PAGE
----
Notes by David Groisser for MAS 4105, Copyright c 1998
Jacobians, Directional Derivatives, and the Chain Rule.
Suppose
f
1
, f
2
, ...f
q
are functions of
p
variables
x
1
, ..., x
p
; thus for 1
≤
i
≤
q
,
f
i
(
x
1
, x
2
, ..., x
p
) is some real number. For a given point
x
= (
x
1
, x
2
, ..., x
p
)
∈
R
p
, we can
assemble the numbers
f
1
(
x
)
, f
2
(
x
)
, ..., f
q
(
x
) into a
q
component column vector
f(x)
. (We
will also write
x
as a column vector below.) Thus we obtain a map
f
:
R
p
→
R
q
.
(If one or more of the
f
i
’s is not defined at every point of
R
p
, we actually get a function
whose domain is just a subset of
R
p
, not all of
R
p
.) This is an important and sophisticated
perspective on which much of advanced calculus is based. For what we do below, it is
best to write points in
R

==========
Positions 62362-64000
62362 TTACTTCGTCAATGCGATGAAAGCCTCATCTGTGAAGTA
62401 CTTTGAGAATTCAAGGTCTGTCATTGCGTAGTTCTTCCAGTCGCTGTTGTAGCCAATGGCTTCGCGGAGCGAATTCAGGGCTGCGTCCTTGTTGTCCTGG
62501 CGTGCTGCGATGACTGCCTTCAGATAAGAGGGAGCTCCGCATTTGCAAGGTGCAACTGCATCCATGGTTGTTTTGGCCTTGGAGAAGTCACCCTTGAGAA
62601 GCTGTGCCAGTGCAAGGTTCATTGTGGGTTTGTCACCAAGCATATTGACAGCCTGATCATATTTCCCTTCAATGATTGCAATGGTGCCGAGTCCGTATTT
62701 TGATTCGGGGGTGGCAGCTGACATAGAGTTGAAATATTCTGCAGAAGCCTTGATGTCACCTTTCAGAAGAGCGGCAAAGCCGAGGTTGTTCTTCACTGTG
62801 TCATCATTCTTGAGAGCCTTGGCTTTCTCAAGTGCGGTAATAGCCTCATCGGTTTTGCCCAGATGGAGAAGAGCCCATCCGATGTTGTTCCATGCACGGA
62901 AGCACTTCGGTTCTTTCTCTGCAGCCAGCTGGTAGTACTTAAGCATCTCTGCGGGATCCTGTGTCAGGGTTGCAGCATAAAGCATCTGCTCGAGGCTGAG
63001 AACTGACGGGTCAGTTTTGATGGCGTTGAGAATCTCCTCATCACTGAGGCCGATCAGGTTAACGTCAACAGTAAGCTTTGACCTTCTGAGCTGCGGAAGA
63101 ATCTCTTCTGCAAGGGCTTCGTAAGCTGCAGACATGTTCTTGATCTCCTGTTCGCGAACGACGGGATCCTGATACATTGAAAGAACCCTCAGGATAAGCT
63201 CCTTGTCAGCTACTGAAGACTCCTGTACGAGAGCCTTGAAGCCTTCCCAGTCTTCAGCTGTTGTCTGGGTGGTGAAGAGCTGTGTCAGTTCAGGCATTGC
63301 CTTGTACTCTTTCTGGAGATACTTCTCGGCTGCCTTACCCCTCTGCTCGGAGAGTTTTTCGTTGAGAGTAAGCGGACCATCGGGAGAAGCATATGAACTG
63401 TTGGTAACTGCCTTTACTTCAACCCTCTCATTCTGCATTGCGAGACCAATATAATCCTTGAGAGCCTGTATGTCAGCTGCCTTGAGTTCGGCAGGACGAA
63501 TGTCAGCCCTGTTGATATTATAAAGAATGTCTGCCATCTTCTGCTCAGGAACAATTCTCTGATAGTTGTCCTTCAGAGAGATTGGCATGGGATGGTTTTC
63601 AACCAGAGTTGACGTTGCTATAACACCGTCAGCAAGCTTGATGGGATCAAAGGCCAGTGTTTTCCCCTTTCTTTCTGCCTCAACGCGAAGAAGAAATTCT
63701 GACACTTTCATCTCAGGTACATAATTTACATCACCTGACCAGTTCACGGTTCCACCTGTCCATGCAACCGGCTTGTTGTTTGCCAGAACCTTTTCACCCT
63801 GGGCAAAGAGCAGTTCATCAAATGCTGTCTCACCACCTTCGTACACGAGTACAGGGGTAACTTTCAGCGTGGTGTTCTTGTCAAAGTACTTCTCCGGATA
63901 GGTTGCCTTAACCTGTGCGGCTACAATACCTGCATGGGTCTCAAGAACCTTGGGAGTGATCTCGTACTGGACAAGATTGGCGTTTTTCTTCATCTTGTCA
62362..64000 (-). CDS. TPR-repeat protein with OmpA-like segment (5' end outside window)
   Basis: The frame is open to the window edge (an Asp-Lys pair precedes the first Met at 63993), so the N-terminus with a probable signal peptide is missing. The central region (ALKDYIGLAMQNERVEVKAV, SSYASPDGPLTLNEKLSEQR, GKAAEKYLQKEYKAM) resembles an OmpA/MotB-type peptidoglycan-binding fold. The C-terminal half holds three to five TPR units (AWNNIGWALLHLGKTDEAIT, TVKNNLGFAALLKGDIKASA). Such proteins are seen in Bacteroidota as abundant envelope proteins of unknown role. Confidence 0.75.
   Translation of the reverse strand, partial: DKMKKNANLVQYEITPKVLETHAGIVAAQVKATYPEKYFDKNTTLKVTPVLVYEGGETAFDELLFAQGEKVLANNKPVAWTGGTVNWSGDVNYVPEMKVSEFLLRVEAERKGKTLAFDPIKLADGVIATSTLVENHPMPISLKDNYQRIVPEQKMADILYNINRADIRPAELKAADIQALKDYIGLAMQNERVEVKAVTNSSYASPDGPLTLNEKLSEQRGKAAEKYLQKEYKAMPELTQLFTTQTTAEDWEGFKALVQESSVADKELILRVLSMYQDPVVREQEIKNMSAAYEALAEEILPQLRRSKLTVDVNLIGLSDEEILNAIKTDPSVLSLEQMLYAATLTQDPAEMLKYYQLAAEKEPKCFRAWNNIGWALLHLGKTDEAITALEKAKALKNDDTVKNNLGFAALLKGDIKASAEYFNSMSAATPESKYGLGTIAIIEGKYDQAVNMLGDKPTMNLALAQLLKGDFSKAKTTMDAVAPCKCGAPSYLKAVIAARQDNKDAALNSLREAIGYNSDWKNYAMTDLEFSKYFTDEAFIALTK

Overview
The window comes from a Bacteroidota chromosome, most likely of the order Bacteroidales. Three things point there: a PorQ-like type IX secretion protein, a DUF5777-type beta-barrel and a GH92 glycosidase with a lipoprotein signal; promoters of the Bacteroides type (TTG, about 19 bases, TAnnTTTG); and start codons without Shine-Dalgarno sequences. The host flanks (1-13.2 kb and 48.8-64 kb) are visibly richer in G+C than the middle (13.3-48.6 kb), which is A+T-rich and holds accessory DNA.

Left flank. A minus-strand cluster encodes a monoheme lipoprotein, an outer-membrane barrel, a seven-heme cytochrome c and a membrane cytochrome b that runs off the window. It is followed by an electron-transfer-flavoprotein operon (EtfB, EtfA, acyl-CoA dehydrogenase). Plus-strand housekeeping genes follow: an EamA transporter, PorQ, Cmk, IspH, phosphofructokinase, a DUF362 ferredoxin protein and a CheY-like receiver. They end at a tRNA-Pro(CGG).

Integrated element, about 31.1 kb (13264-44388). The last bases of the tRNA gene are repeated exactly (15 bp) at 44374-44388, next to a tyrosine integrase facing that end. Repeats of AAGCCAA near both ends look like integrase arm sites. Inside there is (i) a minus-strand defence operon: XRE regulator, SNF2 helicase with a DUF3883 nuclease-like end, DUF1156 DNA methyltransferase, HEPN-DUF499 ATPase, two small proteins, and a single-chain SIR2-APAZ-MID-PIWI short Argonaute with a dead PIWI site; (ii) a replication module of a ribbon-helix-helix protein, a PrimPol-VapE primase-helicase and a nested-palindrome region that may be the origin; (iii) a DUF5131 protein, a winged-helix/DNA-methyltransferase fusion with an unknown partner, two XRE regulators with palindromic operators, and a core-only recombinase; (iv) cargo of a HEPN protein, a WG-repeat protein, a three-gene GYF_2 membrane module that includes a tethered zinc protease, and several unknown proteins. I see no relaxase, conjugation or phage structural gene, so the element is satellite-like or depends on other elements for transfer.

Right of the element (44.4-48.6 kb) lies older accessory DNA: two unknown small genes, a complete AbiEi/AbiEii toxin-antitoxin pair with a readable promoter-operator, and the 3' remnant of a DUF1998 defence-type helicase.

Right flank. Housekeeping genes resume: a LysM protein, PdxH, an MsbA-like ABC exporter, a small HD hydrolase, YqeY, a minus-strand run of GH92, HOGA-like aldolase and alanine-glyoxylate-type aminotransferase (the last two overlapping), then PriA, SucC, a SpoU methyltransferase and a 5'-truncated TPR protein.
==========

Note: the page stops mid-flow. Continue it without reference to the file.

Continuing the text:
p
and
R
q
as column vectors, rather than row vectors.
We call
f
:
R
p
→
R
q
differentiable
at a point
a
∈
R
p
if all the partial derivatives
∂f
i
/∂x
j
(1
≤
i
≤
q,
1
≤
j
≤
p
) exist at
x
=
a
and are continuous there. (Technically this
definition is not quite right, but it will suffice for us.) At each such
a
, we define a
q
×
p
matrix
J
f
(
a
), called the
Jacobian
of
f
at
a
; it is defined by
(
J
f
(
a
))
ij
=
∂f
i
∂x
j
(
a
)
.
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 Spring '09
 RUDYAK
 Chain Rule, Derivative, rp, Jf ◦g

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